I can’t recommend enough this Creating a Family show we did recently with Dr. Ken Doka on Coming to Terms with Infertility Grief.



    Get Thee to a New Adoption Agency

    I realize that I just told you not to give advice, but I can’t resist the temptation to say that if your friends are still in their 40s, age should not exclude them from adoption. Even if they are in their early to mid 50s, adoption may still be an option, especially if they are able to afford some of the adoptions that are more expensive because of the expectant mother’s medical fees or living expense.

    Try to feel out if your friend is open to a small suggestion of checking with another adoption agency.  You might suggest she listen to the Creating a Family show we did on What Expectant Mothers Look for When Choosing Adoptive Parents.

    What do you say to friends who have a failed IVF cycle or a failed adoption match? Or if you were the one facing the failure, what did you want people to say or do?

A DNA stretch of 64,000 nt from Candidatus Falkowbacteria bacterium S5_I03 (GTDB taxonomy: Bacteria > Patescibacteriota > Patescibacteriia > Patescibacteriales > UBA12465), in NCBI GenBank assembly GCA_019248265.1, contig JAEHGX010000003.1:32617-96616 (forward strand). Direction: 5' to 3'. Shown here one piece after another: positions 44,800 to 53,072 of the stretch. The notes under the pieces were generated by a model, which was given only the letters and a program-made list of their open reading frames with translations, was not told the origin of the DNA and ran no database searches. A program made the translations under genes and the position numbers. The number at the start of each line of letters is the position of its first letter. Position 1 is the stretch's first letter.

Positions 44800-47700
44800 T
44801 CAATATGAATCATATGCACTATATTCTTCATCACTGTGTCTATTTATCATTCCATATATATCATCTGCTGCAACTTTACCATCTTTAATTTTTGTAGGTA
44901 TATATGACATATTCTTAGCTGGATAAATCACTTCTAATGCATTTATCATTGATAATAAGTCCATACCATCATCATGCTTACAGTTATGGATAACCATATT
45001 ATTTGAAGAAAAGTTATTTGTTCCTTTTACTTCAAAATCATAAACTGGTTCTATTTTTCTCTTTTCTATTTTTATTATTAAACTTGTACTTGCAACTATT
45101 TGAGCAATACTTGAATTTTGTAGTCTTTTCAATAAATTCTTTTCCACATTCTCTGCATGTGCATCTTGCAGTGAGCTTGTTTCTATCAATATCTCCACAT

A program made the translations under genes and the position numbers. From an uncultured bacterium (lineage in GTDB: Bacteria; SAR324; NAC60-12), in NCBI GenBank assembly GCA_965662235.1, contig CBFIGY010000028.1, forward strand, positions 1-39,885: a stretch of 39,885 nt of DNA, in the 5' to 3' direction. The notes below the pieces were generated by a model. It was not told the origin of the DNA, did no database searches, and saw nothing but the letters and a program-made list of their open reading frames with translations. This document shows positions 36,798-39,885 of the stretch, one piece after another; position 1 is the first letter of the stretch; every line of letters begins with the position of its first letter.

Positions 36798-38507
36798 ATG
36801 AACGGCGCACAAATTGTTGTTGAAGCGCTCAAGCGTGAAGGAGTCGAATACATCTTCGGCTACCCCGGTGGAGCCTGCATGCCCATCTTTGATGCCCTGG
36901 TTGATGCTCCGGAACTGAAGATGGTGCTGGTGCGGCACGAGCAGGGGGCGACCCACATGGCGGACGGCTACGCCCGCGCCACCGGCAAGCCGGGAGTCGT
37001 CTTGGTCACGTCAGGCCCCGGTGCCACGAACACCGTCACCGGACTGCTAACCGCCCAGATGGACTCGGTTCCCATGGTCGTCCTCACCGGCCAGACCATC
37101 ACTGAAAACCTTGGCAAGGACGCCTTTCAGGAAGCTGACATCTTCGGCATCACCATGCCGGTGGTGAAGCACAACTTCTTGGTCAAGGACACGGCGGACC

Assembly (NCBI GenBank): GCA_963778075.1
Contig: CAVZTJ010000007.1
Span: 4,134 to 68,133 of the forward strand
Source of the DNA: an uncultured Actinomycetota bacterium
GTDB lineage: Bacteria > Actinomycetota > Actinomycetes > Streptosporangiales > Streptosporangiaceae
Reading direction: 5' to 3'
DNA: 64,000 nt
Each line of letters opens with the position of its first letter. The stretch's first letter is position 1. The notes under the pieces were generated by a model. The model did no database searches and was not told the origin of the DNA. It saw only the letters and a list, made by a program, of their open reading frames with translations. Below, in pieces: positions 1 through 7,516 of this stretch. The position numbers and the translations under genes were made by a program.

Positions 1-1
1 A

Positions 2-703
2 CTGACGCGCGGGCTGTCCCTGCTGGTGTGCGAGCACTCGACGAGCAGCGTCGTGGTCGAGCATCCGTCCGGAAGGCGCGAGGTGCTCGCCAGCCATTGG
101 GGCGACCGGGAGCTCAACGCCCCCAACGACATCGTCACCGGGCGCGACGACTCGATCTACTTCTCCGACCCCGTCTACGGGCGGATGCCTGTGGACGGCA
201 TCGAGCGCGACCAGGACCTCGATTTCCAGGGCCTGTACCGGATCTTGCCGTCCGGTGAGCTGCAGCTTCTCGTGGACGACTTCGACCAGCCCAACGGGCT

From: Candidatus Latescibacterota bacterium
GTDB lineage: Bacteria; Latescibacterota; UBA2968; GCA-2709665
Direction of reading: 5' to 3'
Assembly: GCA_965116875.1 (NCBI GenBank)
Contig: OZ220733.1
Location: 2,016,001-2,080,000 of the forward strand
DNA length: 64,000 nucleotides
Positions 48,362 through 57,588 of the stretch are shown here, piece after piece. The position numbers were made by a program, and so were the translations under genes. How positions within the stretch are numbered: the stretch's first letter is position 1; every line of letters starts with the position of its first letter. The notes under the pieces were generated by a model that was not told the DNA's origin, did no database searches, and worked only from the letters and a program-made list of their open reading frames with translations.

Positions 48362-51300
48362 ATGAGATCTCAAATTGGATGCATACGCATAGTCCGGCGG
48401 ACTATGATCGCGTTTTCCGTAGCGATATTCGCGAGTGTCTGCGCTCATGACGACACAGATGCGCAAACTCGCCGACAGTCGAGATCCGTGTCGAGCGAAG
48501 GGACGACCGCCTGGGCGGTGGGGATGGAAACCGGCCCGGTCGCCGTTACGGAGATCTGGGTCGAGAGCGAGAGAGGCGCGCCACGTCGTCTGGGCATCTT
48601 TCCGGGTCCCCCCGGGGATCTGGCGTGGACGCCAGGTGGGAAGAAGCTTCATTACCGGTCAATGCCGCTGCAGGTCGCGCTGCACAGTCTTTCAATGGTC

Image credit: Ashley Rose

    18/02/2014 | by Dawn Davenport | Categories: Adoption, Adoption Blog, Blog, Infertility, Infertility Blog | 29 Comments

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    29 Responses to IVF and Adoption Don’t Always Work

    1. Jess says:

      Visiting from ICLW and I agree 100%

      To Angela above- unfortunately foster care varies greatly county to county and state to state. The state I live in for example, is anti- foster-to adopt. In fact they will seek out parents who don’t eventually want to adopt, and they try to avoid foster parents all together.

      I think it’s so sad that some people just don’t have the money or sometimes the emotional ability to continue trying to become parents. Many are childless not by choice. I have two such friends and it is heartbreaking.